18. NICU/intermediate nursery admission [ Time Frame: Birth through hospital discharge (through study completion) ]
    Admission to the neonatal intensive care unit (NICU) or intermediate nursery

  19. NICU/intermediate nursery length of stay [ Time Frame: NICU or intermediate nursery admission to NICU or intermediate nursery discharge (through study completion) ]
    Length of stay in the neonatal intensive care unit (NICU) and/or intermediate nursery

  20. Number of neonates needing Mechanical ventilation [ Time Frame: 72 hours post birth ]
    Mechanical ventilation in the first 72 hours of life and duration

  21. Number of neonates needing oxygen support [ Time Frame: Birth through hospital discharge (through study completion) ]
    Provision of oxygen support for the neonate and duration

  22. Number of neonates with Respiratory Distress Syndrome [ Time Frame: Birth through hospital discharge (through study completion) ]
    Respiratory distress syndrome (RDS), defined as the presence of clinical signs of respiratory distress (tachypnea, retractions, flaring, grunting, or cyanosis), with an oxygen requirement and confirmed by a chest x-ray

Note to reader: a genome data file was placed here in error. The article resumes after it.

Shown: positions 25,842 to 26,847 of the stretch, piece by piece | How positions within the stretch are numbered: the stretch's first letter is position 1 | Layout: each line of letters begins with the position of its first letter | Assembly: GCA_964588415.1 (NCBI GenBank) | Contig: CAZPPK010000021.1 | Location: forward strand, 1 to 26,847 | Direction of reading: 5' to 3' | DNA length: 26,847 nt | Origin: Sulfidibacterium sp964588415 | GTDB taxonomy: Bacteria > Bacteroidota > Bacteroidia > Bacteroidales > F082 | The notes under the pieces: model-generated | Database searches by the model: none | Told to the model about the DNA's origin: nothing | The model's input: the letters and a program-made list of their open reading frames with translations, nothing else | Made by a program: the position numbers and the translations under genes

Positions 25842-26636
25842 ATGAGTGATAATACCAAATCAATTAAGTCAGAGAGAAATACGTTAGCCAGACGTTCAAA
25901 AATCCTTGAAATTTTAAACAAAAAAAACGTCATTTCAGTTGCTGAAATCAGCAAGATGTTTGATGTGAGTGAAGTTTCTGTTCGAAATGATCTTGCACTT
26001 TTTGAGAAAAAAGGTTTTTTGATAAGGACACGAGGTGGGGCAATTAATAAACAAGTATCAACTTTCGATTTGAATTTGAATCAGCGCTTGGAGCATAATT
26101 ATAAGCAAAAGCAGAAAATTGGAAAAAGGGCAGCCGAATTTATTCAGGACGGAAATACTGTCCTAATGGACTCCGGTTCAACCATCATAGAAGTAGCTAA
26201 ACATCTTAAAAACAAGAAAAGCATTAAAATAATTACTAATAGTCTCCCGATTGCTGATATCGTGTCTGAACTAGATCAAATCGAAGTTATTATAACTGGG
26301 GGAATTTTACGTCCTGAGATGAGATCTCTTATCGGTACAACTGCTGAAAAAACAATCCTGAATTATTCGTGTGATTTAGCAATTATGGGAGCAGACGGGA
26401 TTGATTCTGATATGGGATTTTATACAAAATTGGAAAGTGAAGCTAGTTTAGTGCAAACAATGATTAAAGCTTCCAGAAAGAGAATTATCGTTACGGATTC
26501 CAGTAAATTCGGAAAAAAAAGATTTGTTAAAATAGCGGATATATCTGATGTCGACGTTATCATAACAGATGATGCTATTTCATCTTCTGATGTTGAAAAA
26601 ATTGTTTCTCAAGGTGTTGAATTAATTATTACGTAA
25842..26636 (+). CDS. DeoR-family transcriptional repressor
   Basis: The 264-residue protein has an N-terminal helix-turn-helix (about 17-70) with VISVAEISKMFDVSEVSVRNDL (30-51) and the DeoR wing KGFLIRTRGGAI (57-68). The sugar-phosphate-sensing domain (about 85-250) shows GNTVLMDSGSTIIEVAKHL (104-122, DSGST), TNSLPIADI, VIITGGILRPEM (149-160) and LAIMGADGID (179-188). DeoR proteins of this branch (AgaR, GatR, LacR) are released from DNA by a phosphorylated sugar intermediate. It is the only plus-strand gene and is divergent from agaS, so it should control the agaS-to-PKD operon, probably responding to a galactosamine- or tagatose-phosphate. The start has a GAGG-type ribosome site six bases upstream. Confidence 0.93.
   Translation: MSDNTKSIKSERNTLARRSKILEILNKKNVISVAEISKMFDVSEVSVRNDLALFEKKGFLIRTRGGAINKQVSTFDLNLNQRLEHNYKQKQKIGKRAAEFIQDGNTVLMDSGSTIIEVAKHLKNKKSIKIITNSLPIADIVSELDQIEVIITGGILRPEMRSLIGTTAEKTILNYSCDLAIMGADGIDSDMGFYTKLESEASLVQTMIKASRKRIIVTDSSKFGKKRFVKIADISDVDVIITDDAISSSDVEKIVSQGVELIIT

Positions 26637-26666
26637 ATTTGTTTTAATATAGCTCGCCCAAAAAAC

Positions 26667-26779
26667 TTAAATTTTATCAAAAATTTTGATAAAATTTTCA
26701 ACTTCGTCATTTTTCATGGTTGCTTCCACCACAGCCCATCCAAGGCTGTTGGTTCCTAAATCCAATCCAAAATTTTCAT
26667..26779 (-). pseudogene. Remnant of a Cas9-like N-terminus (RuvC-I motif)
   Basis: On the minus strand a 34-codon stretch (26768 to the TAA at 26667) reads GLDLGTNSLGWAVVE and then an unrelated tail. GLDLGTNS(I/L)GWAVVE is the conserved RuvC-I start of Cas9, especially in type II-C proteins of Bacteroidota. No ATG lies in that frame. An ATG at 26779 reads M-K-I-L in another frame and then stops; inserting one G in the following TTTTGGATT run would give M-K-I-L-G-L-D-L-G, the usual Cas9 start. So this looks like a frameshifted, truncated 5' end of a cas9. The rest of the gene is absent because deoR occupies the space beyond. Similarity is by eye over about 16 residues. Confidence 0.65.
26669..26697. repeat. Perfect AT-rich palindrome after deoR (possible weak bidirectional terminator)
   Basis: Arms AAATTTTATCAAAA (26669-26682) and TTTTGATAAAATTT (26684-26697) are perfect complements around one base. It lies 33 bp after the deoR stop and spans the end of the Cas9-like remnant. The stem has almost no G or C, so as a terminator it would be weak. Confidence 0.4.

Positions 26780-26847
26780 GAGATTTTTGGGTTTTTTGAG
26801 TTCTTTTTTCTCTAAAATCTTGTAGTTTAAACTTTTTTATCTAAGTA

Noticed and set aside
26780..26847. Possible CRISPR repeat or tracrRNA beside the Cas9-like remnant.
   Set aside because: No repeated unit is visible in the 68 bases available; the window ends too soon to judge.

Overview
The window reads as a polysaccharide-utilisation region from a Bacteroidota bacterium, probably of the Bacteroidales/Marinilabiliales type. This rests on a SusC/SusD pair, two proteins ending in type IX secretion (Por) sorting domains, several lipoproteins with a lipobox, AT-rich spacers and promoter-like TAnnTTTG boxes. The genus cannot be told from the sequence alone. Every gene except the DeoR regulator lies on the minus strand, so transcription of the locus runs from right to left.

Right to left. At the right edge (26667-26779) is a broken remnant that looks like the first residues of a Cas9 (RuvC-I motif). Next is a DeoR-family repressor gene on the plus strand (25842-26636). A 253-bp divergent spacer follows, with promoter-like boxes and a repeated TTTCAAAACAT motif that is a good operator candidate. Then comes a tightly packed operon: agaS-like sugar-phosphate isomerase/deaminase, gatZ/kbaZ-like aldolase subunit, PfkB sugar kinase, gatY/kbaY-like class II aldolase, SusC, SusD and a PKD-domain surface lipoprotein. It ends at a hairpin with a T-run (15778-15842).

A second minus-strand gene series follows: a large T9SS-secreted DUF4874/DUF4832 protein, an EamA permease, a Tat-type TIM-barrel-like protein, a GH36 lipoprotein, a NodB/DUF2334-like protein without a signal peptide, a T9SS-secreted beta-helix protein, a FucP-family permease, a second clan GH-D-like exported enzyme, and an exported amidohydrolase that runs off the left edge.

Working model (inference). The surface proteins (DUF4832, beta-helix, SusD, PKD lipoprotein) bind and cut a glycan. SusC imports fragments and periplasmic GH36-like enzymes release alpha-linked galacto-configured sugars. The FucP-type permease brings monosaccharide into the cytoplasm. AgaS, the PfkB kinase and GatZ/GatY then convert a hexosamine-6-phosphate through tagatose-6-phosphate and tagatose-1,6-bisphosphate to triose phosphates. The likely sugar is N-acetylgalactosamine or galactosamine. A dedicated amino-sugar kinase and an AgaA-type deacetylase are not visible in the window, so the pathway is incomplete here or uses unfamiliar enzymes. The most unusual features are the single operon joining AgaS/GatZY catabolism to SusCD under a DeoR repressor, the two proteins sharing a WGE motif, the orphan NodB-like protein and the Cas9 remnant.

23. Number of neonates with Bronchopulmonary Dysplasia [ Time Frame: 28 days of life and 36 weeks corrected gestational age ]
    Bronchopulmonary dysplasia (BPD), defined as oxygen requirement at 28 days of life and at 36 weeks corrected gestational age

  24. Number of neonates with Necrotizing Enterocolitis [ Time Frame: Birth through hospital discharge (through study completion) ]
    Necrotizing enterocolitis (NEC), defined as modified Bell Stage 2 (clinical signs and symptoms with pneumatosis intestinalis on radiographs) or Stage 3 (advanced clinical signs and symptoms, pneumatosis, impending or proven intestinal perforation)

  25. Number of neonates with Intraventricular Hemorrhage [ Time Frame: Birth through hospital discharge (through study completion) ]
    Intraventricular hemorrhage (IVH) grade III-IV

  26. Number of neonates with Periventricular leukomalacia (PVL) [ Time Frame: Diagnosed at Birth through hospital discharge (through study completion) ]
    Periventricular leukomalacia (PVL), diagnosed by neuroimaging

  27. Number of neonates with Retinopathy of prematurity [ Time Frame: Birth through hospital discharge (through study completion) ]